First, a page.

Portland finished their 2022-23 season with the 26th worst record in the NBA, missed the playoffs for the second consecutive season, and will be in the draft lottery next month. They won’t know where they draft until the lottery teams are announced on May 16th, but they know they will have a top 10 pick at the very least as they are currently in the 5th spot in the draft based on the record and by rule cannot fall more than four spots. They will have their own pick in the first round and a first-round pick from the Knicks, which will be in the last ten picks based on New York’s record.

Those picks, along with a trade package for Lillard from another team, could be what they need to build a new roster around Anfernee Simons, Shaedon Sharpe, and Jerami Grant. Or those picks packaged together could lure a couple of players here via trade.

Portland GM Joe Cronin has stated that they are building towards a championship, but they haven’t been clear about what kind of timeline they are working with. Lillard has voiced that he needs veteran help rather than waiting for young players to develop, so unless the Trail Blazers’ front office intends to make big moves this summer, this team isn’t going to be ready to compete until around the time Lillard turns 35 and may have to rely on another star to be the leader on the court if his body struggles with the grind of professional basketball at that age.

Something Portland and Lillard need to consider is that adding star players doesn’t always result in a championship. Franchises LeBron James has played for have had good luck forming teams that way and launching themselves into title contention, but most of the league has been unable to buy themselves a title.

The Trail Blazers infamously passed on Kevin Durant in the 2007 draft, and Durant instead went to Seattle (now Oklahoma City). Many folks have wondered what it would be like if Durant landed here and automatically assumed it would have meant at least one title in Portland. But those same people need to be reminded that (a) nothing is for certain and (b) if Durant was drafted in 2007, Portland likely doesn’t have the draft capital needed to select Lillard in 2012. Careful of what you wish for.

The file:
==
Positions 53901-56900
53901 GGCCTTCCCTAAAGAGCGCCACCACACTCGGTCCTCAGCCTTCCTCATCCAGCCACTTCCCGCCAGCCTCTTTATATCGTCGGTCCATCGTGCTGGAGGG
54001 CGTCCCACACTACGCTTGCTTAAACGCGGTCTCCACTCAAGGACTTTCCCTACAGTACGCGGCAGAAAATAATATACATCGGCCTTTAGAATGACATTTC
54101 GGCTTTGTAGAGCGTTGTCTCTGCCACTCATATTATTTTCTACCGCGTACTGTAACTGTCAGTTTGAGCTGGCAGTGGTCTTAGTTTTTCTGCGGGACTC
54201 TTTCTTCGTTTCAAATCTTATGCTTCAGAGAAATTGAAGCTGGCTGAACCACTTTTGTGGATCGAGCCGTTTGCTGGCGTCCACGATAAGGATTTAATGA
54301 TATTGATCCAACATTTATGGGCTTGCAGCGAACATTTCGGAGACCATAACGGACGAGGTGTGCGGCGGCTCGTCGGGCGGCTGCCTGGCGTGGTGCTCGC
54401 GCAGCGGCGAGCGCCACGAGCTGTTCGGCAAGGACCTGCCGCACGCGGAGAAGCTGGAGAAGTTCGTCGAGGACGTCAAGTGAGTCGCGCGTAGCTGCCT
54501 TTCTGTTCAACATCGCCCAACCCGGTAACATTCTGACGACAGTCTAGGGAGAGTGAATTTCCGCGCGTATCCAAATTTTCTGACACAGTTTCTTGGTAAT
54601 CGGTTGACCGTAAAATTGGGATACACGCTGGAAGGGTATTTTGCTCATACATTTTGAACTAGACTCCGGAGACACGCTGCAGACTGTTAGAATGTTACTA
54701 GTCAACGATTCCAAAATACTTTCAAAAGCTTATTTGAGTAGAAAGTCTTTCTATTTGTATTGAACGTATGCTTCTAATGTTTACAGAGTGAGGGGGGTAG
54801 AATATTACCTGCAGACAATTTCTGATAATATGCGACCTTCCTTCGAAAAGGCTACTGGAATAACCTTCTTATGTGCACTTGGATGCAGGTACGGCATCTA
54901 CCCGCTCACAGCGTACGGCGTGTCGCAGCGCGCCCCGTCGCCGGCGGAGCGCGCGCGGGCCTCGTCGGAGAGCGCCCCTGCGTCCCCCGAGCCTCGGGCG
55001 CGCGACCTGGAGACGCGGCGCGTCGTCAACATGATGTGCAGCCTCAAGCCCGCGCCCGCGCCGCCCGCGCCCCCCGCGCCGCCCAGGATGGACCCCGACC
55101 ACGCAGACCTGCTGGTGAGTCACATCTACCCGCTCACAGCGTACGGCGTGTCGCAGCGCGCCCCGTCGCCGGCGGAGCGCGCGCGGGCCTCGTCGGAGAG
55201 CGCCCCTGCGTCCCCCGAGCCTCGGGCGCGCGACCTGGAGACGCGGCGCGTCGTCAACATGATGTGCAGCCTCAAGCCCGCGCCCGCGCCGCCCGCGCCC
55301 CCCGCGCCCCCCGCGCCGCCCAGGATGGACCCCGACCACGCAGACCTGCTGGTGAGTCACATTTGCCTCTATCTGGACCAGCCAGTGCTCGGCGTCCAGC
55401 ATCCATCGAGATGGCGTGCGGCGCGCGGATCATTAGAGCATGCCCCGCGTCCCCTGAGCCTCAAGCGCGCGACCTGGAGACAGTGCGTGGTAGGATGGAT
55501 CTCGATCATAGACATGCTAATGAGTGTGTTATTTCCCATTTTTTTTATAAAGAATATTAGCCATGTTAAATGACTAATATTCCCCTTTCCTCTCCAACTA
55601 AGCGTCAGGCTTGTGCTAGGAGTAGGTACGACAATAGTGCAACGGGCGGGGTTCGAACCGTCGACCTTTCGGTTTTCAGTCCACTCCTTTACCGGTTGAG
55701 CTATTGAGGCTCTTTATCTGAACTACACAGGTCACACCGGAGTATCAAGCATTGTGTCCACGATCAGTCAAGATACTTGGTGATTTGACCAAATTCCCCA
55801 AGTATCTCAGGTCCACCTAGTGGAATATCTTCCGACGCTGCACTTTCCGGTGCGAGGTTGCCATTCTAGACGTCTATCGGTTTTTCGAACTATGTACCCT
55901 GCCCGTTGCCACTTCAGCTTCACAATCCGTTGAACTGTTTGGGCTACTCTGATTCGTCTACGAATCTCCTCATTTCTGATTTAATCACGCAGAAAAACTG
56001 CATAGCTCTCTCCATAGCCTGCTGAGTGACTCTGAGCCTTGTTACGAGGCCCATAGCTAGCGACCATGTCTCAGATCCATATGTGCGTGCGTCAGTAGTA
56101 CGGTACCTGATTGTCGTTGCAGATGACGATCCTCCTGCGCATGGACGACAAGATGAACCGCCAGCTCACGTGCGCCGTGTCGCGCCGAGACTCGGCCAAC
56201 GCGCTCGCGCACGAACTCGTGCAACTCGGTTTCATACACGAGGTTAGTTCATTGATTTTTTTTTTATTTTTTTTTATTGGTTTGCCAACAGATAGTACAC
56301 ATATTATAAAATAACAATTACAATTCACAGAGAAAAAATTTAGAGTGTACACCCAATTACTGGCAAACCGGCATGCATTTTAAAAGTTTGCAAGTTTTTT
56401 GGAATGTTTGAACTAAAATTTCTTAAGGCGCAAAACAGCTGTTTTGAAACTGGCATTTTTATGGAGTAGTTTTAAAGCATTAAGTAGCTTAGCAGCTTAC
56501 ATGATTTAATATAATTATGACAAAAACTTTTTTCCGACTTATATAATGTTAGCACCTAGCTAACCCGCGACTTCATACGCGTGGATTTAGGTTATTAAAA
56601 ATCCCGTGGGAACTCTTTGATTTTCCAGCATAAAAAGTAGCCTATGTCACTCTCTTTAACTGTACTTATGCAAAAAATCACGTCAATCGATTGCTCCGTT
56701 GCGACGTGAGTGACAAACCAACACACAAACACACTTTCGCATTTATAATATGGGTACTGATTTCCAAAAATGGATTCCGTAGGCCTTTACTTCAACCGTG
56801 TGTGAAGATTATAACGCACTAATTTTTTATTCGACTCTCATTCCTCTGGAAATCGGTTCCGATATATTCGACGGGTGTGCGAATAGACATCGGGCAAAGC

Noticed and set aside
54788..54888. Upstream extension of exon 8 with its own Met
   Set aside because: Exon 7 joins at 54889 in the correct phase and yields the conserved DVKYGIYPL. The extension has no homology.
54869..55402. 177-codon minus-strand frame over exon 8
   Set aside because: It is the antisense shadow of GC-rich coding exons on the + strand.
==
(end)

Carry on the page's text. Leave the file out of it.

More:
Instead of being teamed with LaMarcus Aldridge and Brandon Roy, Durant was teamed with Russell Westbrook and James Harden. They quickly became a title contender, making the NBA Finals in 2012. Durant never won a title in OKC, but he did appear in one NBA Finals and a couple of conference finals before leaving. He signed with Golden State in 2016, where he teamed up with Steph Curry, Klay Thompson, and Draymond Green. He won consecutive titles and had a chance at a third before an Achilles injury sidelined him. He then went to Brooklyn, where he was reunited with Harden and later teamed up with Kyrie Irving. The superstars were not able to get past the second round. Durant was traded to Phoenix in February, where he will team up with Chris Paul, Devin Booker, and DeAndre Ayton. We will have to wait and see if his newest team gets him back to the game’s biggest stage.

Golden State won two titles with Durant and another two without him. Their core of Curry, Thompson, and Green was drafted and developed there. While they have been associated with forming super teams, they actually built their team much the same way Drexler’s Blazers were made and continue to be the team to which other franchises are measured in today’s NBA. Golden State went the organic route, winning a title in 2015, and only took a detour toward a super team after Cleveland formed one with LeBron James and defeated them in 2016. Once they added Durant, they beat Cleveland in the Finals in consecutive seasons. After Durant left, Curry and Thompson dealt with major injuries but made it back to the Finals in 2022, won another championship, and have a chance for another one this year.